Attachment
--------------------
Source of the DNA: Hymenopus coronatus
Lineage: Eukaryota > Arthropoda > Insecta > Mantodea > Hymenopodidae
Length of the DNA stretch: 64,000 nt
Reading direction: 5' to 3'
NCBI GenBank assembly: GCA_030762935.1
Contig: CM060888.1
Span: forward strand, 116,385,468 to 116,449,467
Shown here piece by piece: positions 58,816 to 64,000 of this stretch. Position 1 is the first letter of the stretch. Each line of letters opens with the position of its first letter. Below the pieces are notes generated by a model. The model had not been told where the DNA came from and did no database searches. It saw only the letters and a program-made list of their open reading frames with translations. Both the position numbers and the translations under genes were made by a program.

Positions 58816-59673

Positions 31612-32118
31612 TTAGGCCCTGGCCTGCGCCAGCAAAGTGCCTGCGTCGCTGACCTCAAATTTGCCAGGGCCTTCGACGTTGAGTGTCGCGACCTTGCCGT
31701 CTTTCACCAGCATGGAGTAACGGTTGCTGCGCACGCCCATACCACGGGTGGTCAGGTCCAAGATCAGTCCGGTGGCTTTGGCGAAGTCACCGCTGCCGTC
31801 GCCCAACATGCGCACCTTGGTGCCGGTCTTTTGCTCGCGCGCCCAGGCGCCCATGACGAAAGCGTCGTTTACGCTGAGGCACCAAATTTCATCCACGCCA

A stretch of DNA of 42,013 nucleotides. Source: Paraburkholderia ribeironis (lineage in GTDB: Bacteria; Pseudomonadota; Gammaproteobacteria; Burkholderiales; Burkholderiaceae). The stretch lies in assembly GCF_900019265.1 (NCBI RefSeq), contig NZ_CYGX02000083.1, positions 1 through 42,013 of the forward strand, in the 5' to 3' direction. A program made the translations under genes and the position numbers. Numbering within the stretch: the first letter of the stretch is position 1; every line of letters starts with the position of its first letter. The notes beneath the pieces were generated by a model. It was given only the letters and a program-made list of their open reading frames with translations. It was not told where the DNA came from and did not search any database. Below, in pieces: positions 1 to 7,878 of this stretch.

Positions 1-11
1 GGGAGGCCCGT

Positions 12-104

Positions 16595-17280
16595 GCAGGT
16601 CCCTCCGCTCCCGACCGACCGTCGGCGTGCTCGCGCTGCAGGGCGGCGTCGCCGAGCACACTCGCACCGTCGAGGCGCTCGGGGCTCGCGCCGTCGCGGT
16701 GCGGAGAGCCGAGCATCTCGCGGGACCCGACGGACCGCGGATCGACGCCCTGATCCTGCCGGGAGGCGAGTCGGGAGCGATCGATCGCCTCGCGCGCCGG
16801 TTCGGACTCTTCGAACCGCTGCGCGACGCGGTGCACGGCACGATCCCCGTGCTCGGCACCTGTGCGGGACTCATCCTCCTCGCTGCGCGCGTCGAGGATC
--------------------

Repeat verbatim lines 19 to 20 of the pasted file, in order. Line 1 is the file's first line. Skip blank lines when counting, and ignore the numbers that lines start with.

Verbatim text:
16595 GCAGGT
16601 CCCTCCGCTCCCGACCGACCGTCGGCGTGCTCGCGCTGCAGGGCGGCGTCGCCGAGCACACTCGCACCGTCGAGGCGCTCGGGGCTCGCGCCGTCGCGGT